Some Of Our Favorite Bass Lines

Whether it’s an undeniably great groove, a masterful showpiece in skill or simple a hands-down catchy hook, there’s just something about a great bass line that really hits. While there’s no substitution for a great guitar piece, a killer bass line can lift a good song into classic status. With so many memorable bass lines throughout the history of music, it was a tall order trying to narrow down five our favorites. With that in mind, the following are five of our favorite bass line:


My Girl – The Temptations

While this line starts out simple yet prominent, it becomes instantly recognizable by its punchy tone alone. As it moves along, it creates the perfect complement to the sublime harmonies strewn across this Temptations hit. It’s easily one of James Jemerson’s most popular lines – and that’s saying a lot considering he’s responsible for a good bulk of the bass work on several Motown hits. While it is far from being the most technical bass line out there, it holds a place on our list for its transcendent groove that still sounds great to this day.


Under Pressure – Queen ft. David Bowie

While Freddie Mercury and Brian May get the lion’s share of admiration, John Deacon’s contribution to Queen cannot be stressed enough. Aside from being responsible for penning some of the band’s biggest hits including “You’re My Best Friend” and “I Want To Break Free”, Deacon is also the mastermind behind some of the best bass lines in music. While the line to “Another One Bites The Dust” is among his best riffs, “Under Pressure” just barely edges it out as our favorite. This line was infamously emulated on Vanilla Ice’s “Ice Ice Baby” and influenced several others. Drama aside, this bass line is a perfect example that even a simple bass line can be wildly successful.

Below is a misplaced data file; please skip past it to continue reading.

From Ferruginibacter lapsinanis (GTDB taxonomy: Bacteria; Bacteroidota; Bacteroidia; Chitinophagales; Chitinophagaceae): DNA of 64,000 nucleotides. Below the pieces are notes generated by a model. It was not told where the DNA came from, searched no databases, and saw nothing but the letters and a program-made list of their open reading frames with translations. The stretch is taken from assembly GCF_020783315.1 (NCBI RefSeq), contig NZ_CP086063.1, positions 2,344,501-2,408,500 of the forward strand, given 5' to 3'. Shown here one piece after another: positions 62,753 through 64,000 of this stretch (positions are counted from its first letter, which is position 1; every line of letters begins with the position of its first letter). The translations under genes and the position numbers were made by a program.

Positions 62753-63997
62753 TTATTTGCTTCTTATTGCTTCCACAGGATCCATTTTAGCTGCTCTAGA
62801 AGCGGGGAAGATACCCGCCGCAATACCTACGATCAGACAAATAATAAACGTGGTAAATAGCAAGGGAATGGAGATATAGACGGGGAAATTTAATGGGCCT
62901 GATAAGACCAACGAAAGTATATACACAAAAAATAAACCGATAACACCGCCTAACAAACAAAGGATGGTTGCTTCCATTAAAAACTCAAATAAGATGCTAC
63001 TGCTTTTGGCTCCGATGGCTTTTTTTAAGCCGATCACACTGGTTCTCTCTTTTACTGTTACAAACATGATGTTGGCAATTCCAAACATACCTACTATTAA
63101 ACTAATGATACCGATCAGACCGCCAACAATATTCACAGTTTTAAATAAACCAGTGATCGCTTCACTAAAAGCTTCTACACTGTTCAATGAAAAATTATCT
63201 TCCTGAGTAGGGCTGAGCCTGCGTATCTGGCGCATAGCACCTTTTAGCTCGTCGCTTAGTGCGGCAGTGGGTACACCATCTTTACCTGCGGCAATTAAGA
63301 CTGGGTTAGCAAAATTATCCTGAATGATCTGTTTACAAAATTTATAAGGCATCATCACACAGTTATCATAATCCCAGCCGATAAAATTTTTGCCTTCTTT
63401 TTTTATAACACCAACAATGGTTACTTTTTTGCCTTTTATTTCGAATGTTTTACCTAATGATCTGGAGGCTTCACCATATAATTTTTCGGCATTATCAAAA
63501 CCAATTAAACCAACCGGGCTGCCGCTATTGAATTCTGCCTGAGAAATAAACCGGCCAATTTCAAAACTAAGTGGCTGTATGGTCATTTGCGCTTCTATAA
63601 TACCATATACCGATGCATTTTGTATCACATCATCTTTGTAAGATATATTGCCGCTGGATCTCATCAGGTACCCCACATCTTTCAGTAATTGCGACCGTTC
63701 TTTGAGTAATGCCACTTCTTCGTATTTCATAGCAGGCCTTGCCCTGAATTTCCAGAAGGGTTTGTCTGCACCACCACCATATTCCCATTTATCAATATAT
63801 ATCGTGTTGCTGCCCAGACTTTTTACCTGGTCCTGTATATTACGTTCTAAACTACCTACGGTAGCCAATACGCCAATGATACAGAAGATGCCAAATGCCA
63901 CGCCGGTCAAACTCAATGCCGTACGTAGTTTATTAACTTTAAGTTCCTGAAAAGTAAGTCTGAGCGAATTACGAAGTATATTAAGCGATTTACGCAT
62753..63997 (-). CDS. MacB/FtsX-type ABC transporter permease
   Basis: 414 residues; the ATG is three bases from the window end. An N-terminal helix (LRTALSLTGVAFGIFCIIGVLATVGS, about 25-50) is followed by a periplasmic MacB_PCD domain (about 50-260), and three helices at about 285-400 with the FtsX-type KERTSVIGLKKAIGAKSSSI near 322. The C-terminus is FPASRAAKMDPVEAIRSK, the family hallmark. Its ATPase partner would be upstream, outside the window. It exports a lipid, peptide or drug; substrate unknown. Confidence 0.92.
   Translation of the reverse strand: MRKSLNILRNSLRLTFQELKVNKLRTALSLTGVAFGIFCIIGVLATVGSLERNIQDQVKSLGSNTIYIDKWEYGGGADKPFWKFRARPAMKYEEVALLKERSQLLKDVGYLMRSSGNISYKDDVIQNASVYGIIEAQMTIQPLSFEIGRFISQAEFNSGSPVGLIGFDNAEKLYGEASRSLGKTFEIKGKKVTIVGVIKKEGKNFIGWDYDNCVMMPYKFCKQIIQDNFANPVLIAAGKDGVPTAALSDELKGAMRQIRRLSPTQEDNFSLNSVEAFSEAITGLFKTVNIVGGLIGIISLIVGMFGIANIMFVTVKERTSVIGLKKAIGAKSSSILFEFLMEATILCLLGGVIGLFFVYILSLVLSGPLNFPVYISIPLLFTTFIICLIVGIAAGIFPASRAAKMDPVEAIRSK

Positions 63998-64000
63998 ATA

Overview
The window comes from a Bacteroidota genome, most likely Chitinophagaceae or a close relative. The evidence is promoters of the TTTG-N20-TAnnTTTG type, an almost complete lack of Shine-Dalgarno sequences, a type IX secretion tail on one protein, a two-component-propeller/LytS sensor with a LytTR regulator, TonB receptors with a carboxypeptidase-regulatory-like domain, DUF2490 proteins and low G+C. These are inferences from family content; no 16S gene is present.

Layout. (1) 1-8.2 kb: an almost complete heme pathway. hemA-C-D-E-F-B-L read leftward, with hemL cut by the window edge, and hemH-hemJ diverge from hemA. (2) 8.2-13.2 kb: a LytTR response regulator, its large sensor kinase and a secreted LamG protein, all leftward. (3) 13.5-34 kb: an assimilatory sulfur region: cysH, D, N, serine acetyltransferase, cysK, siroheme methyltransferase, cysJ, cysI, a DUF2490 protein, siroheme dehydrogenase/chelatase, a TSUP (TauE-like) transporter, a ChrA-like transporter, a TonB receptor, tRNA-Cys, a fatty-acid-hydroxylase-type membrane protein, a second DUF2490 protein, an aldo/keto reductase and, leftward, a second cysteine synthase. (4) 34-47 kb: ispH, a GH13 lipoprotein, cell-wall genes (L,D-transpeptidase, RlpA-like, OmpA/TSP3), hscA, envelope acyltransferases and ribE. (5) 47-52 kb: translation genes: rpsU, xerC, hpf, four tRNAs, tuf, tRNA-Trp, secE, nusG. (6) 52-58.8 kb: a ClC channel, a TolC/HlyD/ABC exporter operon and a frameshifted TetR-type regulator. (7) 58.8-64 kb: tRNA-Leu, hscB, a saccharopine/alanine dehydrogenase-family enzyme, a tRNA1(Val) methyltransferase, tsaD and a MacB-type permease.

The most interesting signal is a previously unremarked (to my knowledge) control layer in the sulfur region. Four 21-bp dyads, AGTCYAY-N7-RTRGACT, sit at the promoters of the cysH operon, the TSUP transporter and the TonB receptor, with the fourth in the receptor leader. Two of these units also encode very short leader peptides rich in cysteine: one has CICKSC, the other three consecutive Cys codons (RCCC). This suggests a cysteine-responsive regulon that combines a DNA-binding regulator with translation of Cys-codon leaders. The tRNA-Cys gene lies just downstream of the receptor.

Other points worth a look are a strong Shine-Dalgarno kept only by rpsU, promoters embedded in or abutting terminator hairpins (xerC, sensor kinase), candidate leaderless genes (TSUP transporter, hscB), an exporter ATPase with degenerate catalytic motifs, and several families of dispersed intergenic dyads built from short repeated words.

Billie Jean – Michael Jackson

“Billie Jean” is as well known for its distinctive bassline – despite being an admitted knock-off of Hall and Oats’ "I Can't Go for That (No Can Do)" – as it is for Jackson's signature vocals. While producer Quincy Jones has denied the often cited rumor that he wanted “Billie Jean” off the album entirely for being too weak, he admitted that he didn’t care for the bass line and wanted to cut the songs intro (which features it prominently). Jackson refused as he felt in was a key part of the track. Seems like millions around the world agree with Jackson as the bass line and tune remain one of the most popular and recognizable in pop history.


Money – Pink Floyd

Despite its very unusual 7/4 time signature (or maybe because of it), Roger Waters’ unforgettable bass line is among one of rock’s best and the driving force behind this Pink Floyd tune. Combine that with David Gilmour’s howling solo – which pushes the song back to a more traditional 4/4 structure – and you have something truly special. The song itself was so popular it became a staple of the band’s live performances, played on every tour from 1972 to 1994 (and 2005's Live 8), with the exception of the 1980 and 1981 The Wall shows.


Give It Away – Red Hot Chilli Peppers

Interestingly enough, this song was originally denied radio play by several stations because they felt it lacked melody. That didn't stop the track from being a major hit, becoming the band's first ever number one single when it climbed to the top of the Billboard Modern Rock Tracks in late 1991.  While the song itself was co-written by John Frusciante and Flea, it was the later's insane bass line that stood out above all else, even inspiring singer Anthony Keidis' chaotic vocals: “I was so struck by Flea’s bass part, which covered the whole length of the instrument’s neck, that I jumped up and marched over to the microphone, my notebook in tow."



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